Little Wing is a cover of a Jimi Hendrix song. This version does sound different for sure compared to the original, more uplifting, yet less emphasis on the psychedelia here. It just goes to show how aware musically both Clapton and Hendrix were. Both were brilliant musicians of their time, and both held each other in high regard for that reason. Great cover, and a nice ode to Jimi Hendrix. Although Jimi Hendrix is often thought of as the greatest guitarist of all time, this is proof that there were other greats as well. Live forever, gents.
It’s Too Late is another solid number to hear on this recording. Even though it is considered a lesser number here, it is just as good as the other songs here on this album. It’s clearly about losing a love that is important to oneself, with a plea for it not to end. The guitar solo here is very expressive, a nice bit of slide work by Duane Allman. A good and simple blues based number, great music is here, once again.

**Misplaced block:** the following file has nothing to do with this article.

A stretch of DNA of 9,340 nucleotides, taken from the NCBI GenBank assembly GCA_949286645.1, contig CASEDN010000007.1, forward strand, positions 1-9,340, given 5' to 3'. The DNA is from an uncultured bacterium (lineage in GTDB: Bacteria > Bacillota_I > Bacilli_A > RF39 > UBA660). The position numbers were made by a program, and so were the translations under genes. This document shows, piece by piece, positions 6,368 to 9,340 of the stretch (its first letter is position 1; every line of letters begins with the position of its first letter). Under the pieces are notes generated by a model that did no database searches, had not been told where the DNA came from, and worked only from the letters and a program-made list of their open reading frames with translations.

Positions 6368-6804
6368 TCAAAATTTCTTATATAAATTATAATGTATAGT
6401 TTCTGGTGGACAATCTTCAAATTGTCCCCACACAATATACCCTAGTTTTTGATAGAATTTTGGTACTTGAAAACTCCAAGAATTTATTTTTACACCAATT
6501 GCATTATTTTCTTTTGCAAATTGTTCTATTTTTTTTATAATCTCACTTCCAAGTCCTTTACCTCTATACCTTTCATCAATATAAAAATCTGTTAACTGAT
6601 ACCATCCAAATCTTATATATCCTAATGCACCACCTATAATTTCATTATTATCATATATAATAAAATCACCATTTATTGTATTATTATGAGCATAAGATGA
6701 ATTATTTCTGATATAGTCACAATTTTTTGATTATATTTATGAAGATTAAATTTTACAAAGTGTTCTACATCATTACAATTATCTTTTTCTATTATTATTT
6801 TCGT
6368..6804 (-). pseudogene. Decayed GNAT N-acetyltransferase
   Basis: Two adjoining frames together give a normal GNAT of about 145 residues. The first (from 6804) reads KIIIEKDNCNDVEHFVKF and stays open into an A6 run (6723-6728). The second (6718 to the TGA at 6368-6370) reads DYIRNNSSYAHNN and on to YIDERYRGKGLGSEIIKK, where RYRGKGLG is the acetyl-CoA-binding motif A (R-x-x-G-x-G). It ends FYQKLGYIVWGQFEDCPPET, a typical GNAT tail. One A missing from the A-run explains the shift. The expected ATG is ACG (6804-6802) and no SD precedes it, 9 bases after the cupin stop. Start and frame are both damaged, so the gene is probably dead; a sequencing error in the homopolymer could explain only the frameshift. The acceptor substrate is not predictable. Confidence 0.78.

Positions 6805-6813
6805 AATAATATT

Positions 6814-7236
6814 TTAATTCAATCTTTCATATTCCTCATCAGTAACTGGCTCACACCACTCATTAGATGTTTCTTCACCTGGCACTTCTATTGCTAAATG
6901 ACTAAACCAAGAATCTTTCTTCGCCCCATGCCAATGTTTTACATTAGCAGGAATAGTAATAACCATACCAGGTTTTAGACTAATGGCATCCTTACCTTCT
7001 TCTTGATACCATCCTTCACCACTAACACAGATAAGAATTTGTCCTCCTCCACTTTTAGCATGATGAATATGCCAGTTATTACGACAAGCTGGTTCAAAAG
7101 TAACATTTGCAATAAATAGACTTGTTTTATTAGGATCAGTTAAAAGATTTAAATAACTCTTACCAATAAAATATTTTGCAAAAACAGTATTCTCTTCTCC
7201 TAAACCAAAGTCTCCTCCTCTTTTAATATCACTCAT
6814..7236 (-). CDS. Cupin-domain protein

The title track Layla begins with a fantastic riff and leads into the song about loving said woman mentioned at the review. Despite that strange story, it’s a direct plea for love and companionship in one’s life. Eric Clapton really sings his heart out here, and delivers a career highlight in a musical sense. There are some great guitar parts throughout, an awesome and very listenable experience. It then goes into a second section with a beautiful piano part, which is an instrumental. A nice addition to a classic song here, it demands listening. Great music from great musicians, it’s a joy for all. There are some beautiful plucked acoustic guitar parts here as well. A feel good piece of music. It ends wonderfully.
Lastly, we have Thorn Tree In The Garden which is a simple song delivered primarily acoustically about a true love. Very nice, and a great way to finish off this wonderful album. The lyrics are romantic and impressionistic. Great to hear such a song. Very quiet.
This album is very, very good. In fact, it is considered Eric Clapton’s best album ever. For that reason, and the fact that it is a rock classic, means you must seek this album whenever you can and give it a listen. Although it is lengthy, the music here is sweeping and beautiful. Great music, a must listen.